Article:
Experiment of The Month
The Coriolis Drives a Clockwise Elliptical Precession
Looking down on the pendulum, as in the
The ellipse may be described as the sum of two motions, one along the minor axis of the ellipse and one along the major axis. Ordinarily, the bob displacement along the minor axis is maximum when the bob displacement along the major axis is zero.
In the figure at right, the major axis is along the
Ordinarily, it is assumed that the period of a pendulum is independent of the amplitude of the pendulum motion. In the case of elliptical
Imagine for a moment that the period along the
However, if the x period is shorter, the x motion reaches its maximum velocity sooner. Its average velocity during this 1/4 period is larger, and the bob travels farther during the 1/4 period than it "should." The effect of this extra travel in the
In fact, the period does depend (weakly) on the amplitude of the motion, and the minor axis does have a shorter period. If the bob follows a clockwise path around the ellipse, the ellipse will precess clockwise. The larger the difference in periods, the larger is the rate of precession. To minimize this effect, in monumental Foucault pendulums, the amplitudes are kept small.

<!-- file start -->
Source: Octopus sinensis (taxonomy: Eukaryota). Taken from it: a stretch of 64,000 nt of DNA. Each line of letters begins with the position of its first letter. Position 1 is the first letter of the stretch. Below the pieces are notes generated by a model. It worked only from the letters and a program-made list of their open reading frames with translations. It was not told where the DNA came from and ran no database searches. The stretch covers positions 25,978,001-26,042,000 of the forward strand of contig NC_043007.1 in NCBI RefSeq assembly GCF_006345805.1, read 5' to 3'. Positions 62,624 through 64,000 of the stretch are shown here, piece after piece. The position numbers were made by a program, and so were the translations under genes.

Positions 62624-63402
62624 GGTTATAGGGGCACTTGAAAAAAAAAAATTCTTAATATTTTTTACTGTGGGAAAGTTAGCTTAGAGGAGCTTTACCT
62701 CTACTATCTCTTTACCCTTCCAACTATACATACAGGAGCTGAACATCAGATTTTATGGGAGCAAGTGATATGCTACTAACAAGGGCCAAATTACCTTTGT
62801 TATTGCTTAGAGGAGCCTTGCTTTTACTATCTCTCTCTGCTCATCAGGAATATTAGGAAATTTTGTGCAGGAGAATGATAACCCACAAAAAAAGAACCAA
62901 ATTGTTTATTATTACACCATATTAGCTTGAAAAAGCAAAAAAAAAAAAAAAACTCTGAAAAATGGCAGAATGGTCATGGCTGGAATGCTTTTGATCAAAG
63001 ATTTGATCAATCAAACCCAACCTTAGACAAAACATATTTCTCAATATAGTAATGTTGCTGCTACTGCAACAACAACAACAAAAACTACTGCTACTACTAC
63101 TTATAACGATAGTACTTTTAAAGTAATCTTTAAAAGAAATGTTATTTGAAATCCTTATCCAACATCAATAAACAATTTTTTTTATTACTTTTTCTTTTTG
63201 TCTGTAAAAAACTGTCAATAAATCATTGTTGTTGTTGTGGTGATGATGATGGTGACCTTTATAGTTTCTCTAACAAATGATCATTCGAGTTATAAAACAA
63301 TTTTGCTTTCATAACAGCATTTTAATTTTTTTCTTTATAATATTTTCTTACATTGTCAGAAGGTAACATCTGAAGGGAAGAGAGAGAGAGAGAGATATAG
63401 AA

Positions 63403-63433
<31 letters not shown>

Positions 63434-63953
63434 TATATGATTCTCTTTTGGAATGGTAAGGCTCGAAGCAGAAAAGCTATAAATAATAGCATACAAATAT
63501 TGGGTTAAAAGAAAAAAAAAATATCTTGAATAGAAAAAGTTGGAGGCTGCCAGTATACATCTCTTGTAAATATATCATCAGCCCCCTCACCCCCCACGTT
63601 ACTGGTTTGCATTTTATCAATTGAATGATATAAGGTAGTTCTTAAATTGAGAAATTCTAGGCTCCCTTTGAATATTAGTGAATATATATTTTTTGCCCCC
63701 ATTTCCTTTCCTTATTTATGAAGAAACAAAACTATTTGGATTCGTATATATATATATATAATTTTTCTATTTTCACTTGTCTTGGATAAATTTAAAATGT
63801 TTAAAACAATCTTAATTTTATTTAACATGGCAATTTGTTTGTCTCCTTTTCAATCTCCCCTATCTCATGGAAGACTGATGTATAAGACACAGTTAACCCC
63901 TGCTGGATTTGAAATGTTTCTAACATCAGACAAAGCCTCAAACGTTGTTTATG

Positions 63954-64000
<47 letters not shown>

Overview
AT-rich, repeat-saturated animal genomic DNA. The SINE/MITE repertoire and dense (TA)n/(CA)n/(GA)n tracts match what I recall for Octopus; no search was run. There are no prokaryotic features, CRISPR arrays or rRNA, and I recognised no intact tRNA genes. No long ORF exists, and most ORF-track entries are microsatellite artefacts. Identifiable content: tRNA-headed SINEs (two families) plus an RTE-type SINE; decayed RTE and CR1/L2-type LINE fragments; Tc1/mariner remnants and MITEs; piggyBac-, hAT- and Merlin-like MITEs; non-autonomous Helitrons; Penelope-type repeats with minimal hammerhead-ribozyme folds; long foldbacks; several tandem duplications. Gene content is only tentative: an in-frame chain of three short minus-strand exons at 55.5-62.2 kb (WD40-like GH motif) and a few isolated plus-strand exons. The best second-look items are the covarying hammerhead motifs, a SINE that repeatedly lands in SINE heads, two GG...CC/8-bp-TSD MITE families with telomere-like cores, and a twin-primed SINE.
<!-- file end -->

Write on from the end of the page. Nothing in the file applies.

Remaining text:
Synge and Griffith worked out the rate of precession for their mechanics book. (Synge and Griffith, Principles of Mechanics, McGraw-Hill, second edition 1949, 373-381)
The ordinary Foucault pendulum at our latitude (about 40 degrees north) "should"
The bob can follow an elliptical path in either the clockwise or the counterclockwise direction, leading to precession either in the direction of the Foucault
Our method of driving pumps energy into the major axis
On the other hand, in the presence of a Coriolis force, our method of driving causes a clockwise precession. A sketch of how the Coriolis force associated with the vertical driving velocity induces clockwise precession follows:
At mid-latitudes, when
When the same bob swings south, pulling the bob up causes the bob to move (more nearly) perpendicular to the earth's axis. The Coriolis force is increased.
In the extreme case, the northward path is straight, with no Foucault precession, while the southward path is curved, with an enhanced Foucault precession. This cyclic path has an elliptical component, with clockwise elliptical trajectory.
The piston driven pendulum will precess clockwise more rapidly than the Foucault pendulum, because of the additional elliptical precession, driven by the Coriolis force on the vertical pumping motion.
In the figure at the right, the path of the bob is calculated for one cycle, 2 seconds in duration, as the bob swings first south, and then north. The drive is a
In the figure, the
To make the effect easier to see, it has been exaggerated by stretching the picture along the